2011 progress report to the Global Alliance for
Ministries and Departments of Peace
Campaign: J.U.M.P. (Japan United for Ministry of Peace)
Contact Person: Takahiro Katsumi
Contact Email: email@example.com
COUNTRY REPORT OF THE DELEGATION OF JAPAN
THE FIFTH GLOBAL SUMMIT FOR MINISTRIES AND DEPARTMENTS OF PEACE
September 30 – October 7, 2011
“Aiming for an organizational and operational capacity that would embody the Culture of Peace”
Aiming to embody the Culture of Peace within our organizational framework, during the past two years we embarked on a structural reform of our organization. We abolished the positions of “Representative” and “Co-representative” and assigned the functions of these positions to our Steering Committee as a whole. This signifies our aim to employ a more democratic, all-participating decision-making structure that operates on consensus to discuss all matters and share all responsibilities. This embodiment of the principles of the Culture of Peace is also incorporated into our objectives and policies as follows.
II. OBJECTIVES AND GUIDELINES OF OUR CAMPAIGN
- Establish a cabinet level Ministry of Peace in Japan, which proposes and implements conflict resolution measures by non-violent creative negotiations for all situations involving conflict.
- Foster and promote a Culture of Peace, which is one of the fundamental principles of the Ministry of Peace.
- Make efforts to establish a Ministry of Peace in Japan to foster and promote a Culture of Peace
- Collaborate with all groups or individuals who share the same goal
- Put the Culture of Peace into practice within our own activities
- Respect Japan’s Constitution which clearly articulates a Culture of Peace.
- Give an ear to each other’s opinions or ideas, develop new ideas through creative dialogue and then put them into practice
- Take care of ourselves, find the right things for each person to do and put them into practice, and enjoy this growth process with each other
Progress Report on JUMP’s Current Activities
We are in the preliminary stages of our activities. Right now we are focusing on empowering ourselves as a
team so as to consolidate the MoP concepts in each of us so in turn we can effectively share our ideas with as many people as possible. We believe this is needed as we feel it would be difficult to lead a successful campaign by approaching legislators without the support of their constituents.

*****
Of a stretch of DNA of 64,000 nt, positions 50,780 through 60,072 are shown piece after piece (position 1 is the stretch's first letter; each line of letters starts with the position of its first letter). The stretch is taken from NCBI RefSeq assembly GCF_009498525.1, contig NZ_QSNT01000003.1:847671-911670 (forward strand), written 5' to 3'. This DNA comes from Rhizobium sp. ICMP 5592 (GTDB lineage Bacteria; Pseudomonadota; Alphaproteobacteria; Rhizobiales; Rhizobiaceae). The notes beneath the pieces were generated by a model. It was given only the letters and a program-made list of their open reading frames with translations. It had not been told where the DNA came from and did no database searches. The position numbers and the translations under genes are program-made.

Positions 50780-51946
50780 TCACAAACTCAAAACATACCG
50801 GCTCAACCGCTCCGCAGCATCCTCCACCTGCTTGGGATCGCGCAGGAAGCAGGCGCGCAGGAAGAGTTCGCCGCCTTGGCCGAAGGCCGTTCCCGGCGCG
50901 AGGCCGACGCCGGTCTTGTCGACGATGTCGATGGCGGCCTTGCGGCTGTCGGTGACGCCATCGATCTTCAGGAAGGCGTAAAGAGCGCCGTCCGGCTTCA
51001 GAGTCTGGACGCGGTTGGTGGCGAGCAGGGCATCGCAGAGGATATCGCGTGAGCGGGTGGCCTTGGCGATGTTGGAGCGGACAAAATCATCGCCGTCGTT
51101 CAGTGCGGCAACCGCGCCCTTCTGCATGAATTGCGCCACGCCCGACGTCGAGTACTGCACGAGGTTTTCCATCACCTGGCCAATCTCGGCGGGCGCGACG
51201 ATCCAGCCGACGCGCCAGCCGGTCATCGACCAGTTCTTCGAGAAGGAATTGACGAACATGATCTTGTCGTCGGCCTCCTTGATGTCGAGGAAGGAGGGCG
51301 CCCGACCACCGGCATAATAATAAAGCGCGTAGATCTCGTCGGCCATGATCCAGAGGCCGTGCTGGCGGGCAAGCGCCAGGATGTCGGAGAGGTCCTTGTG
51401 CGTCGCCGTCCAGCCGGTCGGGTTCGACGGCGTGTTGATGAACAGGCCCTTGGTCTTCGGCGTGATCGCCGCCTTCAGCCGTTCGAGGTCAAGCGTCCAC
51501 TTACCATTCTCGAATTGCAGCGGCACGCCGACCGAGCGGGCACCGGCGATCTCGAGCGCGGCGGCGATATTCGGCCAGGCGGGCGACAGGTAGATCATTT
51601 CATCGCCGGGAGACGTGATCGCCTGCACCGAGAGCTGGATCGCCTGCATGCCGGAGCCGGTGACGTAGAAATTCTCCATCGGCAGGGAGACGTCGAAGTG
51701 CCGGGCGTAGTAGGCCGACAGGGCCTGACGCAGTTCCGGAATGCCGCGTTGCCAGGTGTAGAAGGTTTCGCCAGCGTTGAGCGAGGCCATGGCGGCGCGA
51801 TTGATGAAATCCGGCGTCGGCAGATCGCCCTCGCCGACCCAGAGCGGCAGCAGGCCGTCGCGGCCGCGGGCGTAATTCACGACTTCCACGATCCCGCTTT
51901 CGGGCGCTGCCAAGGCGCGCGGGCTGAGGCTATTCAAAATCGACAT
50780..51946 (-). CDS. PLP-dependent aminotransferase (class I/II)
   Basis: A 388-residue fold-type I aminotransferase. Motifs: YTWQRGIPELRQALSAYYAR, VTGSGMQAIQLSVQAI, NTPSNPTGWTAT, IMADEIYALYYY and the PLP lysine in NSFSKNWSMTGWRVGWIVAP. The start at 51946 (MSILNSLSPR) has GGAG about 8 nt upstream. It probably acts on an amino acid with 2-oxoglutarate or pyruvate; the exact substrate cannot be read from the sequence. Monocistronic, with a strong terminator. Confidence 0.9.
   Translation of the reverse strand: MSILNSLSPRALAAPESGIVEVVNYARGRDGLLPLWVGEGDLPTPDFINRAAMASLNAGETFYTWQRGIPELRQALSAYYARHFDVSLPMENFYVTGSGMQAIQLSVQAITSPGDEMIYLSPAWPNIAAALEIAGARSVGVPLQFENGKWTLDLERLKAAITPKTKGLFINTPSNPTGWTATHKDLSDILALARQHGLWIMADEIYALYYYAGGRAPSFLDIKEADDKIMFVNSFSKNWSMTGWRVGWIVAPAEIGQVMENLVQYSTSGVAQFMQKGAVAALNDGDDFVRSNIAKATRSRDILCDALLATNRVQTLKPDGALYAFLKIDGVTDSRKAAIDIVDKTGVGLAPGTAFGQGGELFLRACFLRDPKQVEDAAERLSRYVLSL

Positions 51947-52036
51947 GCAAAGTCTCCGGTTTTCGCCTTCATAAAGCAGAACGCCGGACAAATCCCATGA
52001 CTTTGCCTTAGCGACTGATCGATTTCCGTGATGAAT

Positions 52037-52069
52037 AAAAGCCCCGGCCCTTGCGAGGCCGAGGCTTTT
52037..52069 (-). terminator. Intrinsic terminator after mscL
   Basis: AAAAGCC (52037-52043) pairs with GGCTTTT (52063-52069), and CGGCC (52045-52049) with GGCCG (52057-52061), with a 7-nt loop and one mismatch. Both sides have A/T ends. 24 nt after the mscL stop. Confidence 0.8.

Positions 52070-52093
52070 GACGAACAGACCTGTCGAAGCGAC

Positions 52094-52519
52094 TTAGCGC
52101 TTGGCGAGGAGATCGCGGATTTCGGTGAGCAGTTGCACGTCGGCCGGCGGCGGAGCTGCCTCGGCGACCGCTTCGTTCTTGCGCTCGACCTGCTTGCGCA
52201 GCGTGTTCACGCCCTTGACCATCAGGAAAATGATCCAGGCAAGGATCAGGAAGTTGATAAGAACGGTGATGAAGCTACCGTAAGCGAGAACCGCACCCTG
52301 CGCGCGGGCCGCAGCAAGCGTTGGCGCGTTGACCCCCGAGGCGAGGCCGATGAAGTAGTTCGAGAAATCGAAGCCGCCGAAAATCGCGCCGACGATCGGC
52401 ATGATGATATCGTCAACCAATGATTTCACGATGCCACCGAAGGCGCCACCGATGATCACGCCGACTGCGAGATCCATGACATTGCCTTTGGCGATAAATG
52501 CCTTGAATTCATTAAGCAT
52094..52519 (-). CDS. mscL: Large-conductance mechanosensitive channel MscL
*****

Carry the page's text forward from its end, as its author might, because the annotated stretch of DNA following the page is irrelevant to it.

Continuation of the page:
To empower ourselves so that we can present our thoughts and ideas to the public in a more effective way, we have held many workshops and camps to train and deepen the discussions amongst ourselves. The results of these training and discussions sessions culminated in the creation of our first FAQ web page on the MoP, publication of a compact folded brochure describing our activities and a leaflet, which is due for publication soon.
The publication of these materials has been a good training exercise for us as in the process we consolidated our policies, objectivized the concept of the MoP, and shared these insights with our members and the general public.
One month before the GA South Africa Summit we plan to hold a workshop tentatively entitled, “What Could The Ministry Of Peace Have Done After The 3-11 Disaster?” so as to share the insights and ideas we have on the role MoP could have played in the aftermath of the event. We feel it is important for ordinary people to understand that the MoP can play not only in international affairs but in domestic areas as well.
Brief History of JUMP
- JUMP hosts its first global summit, “The Third Summit of the Global Alliance for Ministries and Departments
of Peace in Kisarazu”
- JUMP compiles reports and holds a reporting session on the 2007 Global Alliance Summit in Kisarazu
- JUMP holds a special reporting session on “Fourth Summit of the Global Alliance for Ministries and
Departments of Peace” in Costa Rica
- JUMP members attend a NVC study session, inviting NVC Trainer Mr. Francois Beausoleil as the lecturer
- JUMP begins the publication process of a general leaflet that is based on the organization’s policy of
consolidating the concepts of the MoP
- JUMP hosts a series of study sessions inviting Mr. Ryuji Ito (on the general concepts of the MoP), and Mr.
Takahiro Kastumi (on the Ministry of Human Security) as lecturers